Human papillomavirus, or HPV, is a group of more than 200 related viruses that are spread by skin-to-skin and sexual contact. Not only is it the most common sexually transmitted infection in the United States, but about half of the infections are with high-risk strains that are responsible for roughly 3% of all cancers in people assigned female at birth and 2% in those assigned male.
Fortunately, there’s a vaccine for HPV — and thanks to an October 2018 decision by the Food and Drug Administration, Gardasil 9 (the latest version of the vaccine) was approved for people up to age 45. That means people who were past the previous age limit of 26 have the green light to get catch-up jabs.
HPV vaccination isn’t recommended for all adults ages 27 to 45, though. The Centers for Disease Control and Prevention states the option doesn’t need to be discussed with most adults in this age group — which could explain why a 2020 national survey found that over 60% of adults in this age bracket are unaware it’s approved for them.
So now that you’re in the know, how old is too old for the HPV vaccine? It depends, according to experts.
First, A Crash Course On The HPV Vaccine
There are 15 types of HPV that are characterized as high-risk. Two types ― 16 and 18 ― are responsible for most cervical cancers and pre-cancers, as well as many cancers of the vulva, vagina, penis, anus and throat, according to the American Cancer Society.
Gardasil 9 protects against nine types of HPV, including seven high-risk HPV types that cause most HPV-related cancers (16 and 18 among them), plus two low-risk HPV types that cause most genital warts.
“HPV vaccines stimulate the body to produce antibodies,” explained Heather Brandt, a behavioral scientist at St. Jude Children’s Research Hospital in Memphis, Tennessee. “These antibodies, in future encounters with HPV, protect someone from becoming infected.”
Gardasil 9 is made up of virus-like particles, which are essentially knockoffs of the HPV virus. They aren’t infectious in that they lack the virus’ DNA, Brandt explained, but they look enough like it to the immune system that the antibodies produced against the virus-like particles also work against the actual virus.
Virus-like particles “have been found to induce high levels of antibody production by the body, which is why the HPV vaccine works so well,” Brandt said.
Why The HPV Vaccine Is Less Effective When You’re Older
The immune response to the vaccine gets weaker as you age (it starts to dwindle as early as your late teens, according to the American Cancer Society) and it can’t protect you against any HPV strains you’ve already been exposed to. So it was originally thought the vaccine wouldn’t provide much benefit for cancer prevention past 26 years of age.
What changed? Since vaccinating against HPV is most effective prior to any exposure, “the original studies were done in girls and younger women, who likely hadn’t been exposed to HPV,” said Dr. Jill Purdie, board-certified OB/GYN and medical director at Pediatrix Medical Group in Atlanta.
It wasn’t until later that studies were done in women up to age 45. The one that moved the needle for the FDA found that Gardasil 9 was still 88% effective in the prevention of vulvar, vaginal and cervical precancerous lesions, cervical cancer and genital warts caused by the nine HPV strains, even in people assigned female at birth who may have been exposed to the virus already. (The effectiveness of the vaccine in people assigned male at birth was inferred from this data, too.)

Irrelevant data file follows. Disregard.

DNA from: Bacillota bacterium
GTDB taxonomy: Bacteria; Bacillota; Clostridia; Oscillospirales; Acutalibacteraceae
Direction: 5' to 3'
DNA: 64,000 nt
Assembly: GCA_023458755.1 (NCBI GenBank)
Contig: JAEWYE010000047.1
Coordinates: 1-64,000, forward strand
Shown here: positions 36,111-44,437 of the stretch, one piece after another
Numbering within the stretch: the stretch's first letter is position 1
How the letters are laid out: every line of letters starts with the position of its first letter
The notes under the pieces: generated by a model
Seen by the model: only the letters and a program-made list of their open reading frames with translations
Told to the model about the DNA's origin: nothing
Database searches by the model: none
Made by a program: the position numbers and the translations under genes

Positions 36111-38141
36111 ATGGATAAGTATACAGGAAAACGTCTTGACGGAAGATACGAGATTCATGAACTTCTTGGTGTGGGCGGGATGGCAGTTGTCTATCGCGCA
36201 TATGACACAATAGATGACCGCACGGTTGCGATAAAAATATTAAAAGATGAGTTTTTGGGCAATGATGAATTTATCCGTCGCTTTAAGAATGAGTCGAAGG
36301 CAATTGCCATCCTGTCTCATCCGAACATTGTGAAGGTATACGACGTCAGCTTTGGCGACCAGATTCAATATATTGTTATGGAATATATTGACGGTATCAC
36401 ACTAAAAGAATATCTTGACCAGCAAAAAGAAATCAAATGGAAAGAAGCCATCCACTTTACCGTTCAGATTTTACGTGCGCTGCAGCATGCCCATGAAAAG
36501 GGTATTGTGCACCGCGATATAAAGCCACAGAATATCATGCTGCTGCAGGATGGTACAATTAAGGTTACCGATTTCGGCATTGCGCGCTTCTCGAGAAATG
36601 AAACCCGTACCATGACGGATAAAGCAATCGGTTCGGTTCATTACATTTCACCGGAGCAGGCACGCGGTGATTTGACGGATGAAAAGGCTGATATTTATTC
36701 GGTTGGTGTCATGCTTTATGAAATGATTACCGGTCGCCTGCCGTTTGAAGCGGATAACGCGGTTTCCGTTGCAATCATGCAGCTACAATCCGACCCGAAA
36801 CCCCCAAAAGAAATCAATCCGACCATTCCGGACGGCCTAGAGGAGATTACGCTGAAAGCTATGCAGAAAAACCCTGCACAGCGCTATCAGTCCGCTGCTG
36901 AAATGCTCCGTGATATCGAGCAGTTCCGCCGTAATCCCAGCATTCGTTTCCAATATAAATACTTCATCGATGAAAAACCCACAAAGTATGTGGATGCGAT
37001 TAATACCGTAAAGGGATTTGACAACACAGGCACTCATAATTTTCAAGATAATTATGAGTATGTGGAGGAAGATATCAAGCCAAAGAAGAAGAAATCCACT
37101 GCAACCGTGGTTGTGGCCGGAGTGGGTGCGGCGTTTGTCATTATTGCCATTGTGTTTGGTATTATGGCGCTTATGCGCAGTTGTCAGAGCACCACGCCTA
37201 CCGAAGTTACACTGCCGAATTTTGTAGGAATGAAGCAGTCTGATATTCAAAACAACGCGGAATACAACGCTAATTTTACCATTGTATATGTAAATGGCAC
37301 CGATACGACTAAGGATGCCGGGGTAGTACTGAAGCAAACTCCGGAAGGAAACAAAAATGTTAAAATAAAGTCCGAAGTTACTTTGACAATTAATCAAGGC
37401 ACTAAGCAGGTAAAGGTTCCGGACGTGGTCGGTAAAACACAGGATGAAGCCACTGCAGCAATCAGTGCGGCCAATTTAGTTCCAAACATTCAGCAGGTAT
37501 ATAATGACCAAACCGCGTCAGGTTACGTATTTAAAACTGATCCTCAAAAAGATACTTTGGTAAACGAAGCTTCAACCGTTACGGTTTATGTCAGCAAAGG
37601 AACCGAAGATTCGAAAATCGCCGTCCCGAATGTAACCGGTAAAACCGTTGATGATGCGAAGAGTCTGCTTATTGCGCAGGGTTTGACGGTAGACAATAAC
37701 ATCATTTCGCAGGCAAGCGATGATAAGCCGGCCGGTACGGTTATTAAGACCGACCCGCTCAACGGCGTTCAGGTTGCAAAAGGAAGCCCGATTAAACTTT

“This is because it’s unlikely they were exposed to all the HPV types, so the vaccine still offers some protection,” Purdie said.
Still, it’s important to keep in mind your response to the vaccine might not be as robust; the vaccine’s effectiveness is highly individualized and influenced by your history of prior HPV infections.
How To Decide Whether Getting The HPV Vaccine Is Right For You
Until now, the assumption that you’ve already been exposed to various HPV strains may have left you wondering whether getting catch-up vaccines is worth the effort.
The best way to decide is to go through a process called “shared clinical decision-making,” where you and your doctor determine together how much you’ll realistically benefit from this particular series of shots, according to the Advisory Committee on Immunization Practices.
“There’s limited guidance on how exactly to apply the recommended [shared clinical decision-making] approach,” Brandt said, in large part so the decision-making remains flexible and highly individualized to your situation.
But there are several factors to be considered by you and your doctor, including:
- Previous evidence of HPV
- Risk of HPV cancer, based on medical history and possible level of exposure
- Relationship status
- Cost and access to coverage of vaccination costs
- Understanding the likelihood of reduced protection
You unequivocally shouldn’t get the HPV vaccine if you’ve ever had a severe allergic reaction to any ingredient of an HPV vaccine or a previous dose of the HPV vaccine itself, have an allergy to yeast (Gardasil 9 contains yeast protein), or are pregnant, according to the CDC.
Ultimately, what matters most is your peace of mind: “I do feel that getting vaccinated, even if you’ve already been exposed to HPV, is helpful since it’s unlikely a person has been exposed to all the types the vaccine protects against,” Purdie said.
What if you’re over 45 and want to get vaccinated? “Administration after 45 is considered off-label,” Brandt said, so insurance may not cover your vaccinations. (“On average, each dose costs around $250 if not covered, with three doses being the requirement,” Purdie said.)
Unless you have an allergy to ingredients in the vaccine or are pregnant, there’s no harm or risk in getting vaccinated, Brandt said. The chance of protection against even a fraction of the high-risk HPV strains is worth a shot (pun totally intended).